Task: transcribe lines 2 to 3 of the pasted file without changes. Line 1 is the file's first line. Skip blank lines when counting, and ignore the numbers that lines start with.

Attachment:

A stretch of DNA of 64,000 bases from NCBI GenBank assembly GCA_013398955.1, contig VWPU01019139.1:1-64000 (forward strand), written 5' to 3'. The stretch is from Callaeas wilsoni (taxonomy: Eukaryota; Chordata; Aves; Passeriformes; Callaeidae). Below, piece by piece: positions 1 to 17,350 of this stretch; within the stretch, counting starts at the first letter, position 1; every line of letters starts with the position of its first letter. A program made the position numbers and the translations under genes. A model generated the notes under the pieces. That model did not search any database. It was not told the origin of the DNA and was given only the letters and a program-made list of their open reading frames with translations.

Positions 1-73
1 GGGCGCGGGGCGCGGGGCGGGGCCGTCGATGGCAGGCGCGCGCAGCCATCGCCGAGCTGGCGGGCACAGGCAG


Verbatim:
Positions 1-73
1 GGGCGCGGGGCGCGGGGCGGGGCCGTCGATGGCAGGCGCGCGCAGCCATCGCCGAGCTGGCGGGCACAGGCAG